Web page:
Thursday, September 6, 2007

08/29 - Jekyll already gaining an exclusive feel

Brunswick News
Date August 29, 2007
Section(s) Commentary

The Legislative Oversight Committee, the panel of Georgia lawmakers appointed to oversee the operations and plans of the Jekyll Island Authority, may have its hands full when it meets Thursday at the state park to hear what the authority has in mind for the island. Residents are upset that the very purpose for Jekyll Island, the reason the state is said to have purchased it decades ago - to provide an affordable place for every Georgian to enjoy - may be lost in all the plans the authority is making for the future.

Right or wrong, that is the concern of those who live full- and part-time on the island, as well as with a growing number of citizens who reside elsewhere around the state.

Jekyll already has a semi-exclusive feel to some. That comes with charging $3 per day per visit just to park and swim. That's almost tantamount to having a gated community, especially when it costs absolutely nothing at all to park and swim on St. Simons Island across the way.

Nevertheless, the $3 parking fee has not stopped Georgians, even ones on the lower end of the income scale, from going to Jekyll Island and enjoying what nature has to offer. Those who want to spend a day or two on Jekyll tend to overlook the fee.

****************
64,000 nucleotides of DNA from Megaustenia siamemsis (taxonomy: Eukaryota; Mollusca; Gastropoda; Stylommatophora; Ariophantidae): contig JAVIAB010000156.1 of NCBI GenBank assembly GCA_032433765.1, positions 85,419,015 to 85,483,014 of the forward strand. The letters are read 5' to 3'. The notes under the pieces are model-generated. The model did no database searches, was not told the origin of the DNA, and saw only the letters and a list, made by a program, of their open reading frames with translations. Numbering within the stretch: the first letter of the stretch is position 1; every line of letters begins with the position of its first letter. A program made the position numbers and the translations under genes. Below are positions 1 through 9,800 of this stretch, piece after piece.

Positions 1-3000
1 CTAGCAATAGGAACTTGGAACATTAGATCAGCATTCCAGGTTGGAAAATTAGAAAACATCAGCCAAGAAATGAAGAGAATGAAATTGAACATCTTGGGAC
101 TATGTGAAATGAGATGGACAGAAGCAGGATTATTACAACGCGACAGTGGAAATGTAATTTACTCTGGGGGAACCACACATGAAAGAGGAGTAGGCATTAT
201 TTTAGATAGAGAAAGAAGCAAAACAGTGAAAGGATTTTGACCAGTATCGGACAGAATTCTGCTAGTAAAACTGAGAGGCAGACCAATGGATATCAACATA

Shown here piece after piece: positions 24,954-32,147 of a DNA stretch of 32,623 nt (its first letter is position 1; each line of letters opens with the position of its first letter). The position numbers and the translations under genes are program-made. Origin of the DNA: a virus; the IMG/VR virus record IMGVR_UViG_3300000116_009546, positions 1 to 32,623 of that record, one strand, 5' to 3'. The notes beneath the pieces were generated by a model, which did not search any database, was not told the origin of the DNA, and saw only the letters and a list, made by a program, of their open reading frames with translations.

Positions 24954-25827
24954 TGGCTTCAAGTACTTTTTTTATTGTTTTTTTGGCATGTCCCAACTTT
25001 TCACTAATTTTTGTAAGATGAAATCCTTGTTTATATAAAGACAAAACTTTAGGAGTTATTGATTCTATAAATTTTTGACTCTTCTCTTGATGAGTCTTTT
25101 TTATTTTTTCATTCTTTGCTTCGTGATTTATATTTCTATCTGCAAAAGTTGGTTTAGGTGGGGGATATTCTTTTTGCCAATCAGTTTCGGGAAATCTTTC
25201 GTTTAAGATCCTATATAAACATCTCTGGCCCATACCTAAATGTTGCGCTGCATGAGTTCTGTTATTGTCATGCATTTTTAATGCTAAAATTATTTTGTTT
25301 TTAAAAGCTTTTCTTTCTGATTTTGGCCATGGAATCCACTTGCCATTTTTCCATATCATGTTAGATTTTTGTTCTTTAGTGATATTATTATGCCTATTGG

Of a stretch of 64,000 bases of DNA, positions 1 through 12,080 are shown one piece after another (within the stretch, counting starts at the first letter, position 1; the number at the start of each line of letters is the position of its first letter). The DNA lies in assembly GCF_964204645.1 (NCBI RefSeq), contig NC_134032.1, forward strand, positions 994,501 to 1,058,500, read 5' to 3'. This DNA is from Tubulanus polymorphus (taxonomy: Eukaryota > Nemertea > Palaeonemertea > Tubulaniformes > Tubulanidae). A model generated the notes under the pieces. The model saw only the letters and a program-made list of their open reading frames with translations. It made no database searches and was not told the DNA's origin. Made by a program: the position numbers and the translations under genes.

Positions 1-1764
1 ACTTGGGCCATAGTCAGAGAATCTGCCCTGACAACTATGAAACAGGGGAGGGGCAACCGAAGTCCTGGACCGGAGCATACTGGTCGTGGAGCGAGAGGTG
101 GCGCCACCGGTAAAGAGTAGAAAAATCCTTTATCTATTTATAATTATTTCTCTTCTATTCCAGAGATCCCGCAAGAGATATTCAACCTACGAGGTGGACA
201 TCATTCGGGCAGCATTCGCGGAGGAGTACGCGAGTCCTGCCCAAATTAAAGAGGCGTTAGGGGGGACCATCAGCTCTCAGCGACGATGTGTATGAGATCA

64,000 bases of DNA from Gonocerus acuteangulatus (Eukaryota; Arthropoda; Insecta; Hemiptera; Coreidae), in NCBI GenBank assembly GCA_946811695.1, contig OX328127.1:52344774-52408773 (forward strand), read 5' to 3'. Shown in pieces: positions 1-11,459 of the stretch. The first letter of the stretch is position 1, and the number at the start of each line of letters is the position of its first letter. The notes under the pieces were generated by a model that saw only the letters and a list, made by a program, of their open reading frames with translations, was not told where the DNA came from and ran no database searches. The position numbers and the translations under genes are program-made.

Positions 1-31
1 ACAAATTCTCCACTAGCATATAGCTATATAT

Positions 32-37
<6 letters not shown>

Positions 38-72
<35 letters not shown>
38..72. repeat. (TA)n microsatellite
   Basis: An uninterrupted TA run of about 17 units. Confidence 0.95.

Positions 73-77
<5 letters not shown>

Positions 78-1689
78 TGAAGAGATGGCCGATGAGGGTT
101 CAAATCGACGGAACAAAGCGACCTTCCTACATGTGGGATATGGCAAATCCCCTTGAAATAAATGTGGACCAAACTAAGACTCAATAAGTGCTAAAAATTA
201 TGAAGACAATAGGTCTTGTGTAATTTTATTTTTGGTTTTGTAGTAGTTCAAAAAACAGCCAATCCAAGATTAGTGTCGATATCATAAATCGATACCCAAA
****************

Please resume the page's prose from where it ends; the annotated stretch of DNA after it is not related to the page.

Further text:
Many low to middle low income families, though - and this can be verified - rarely stay overnight on the island. Many will make it a day trip. Those who do decide to stay overnight in the community will often search for something on the mainland, where less costly accommodations can be found. This trend will no doubt continue when new hotels are constructed.

Families often shop for bargain deals. It's what prudent families do to stay within their budget.

Cheap hotels on Jekyll Island?

That's not likely to happen. Forty or 50 years ago, sure. But today, with ocean real estate having skyrocketed and the cost of doing business going up and up?

Few would be willing to invest on Jekyll and settle for low room rates - not without a heavy, long-term subsidy from the taxpayers of this state.

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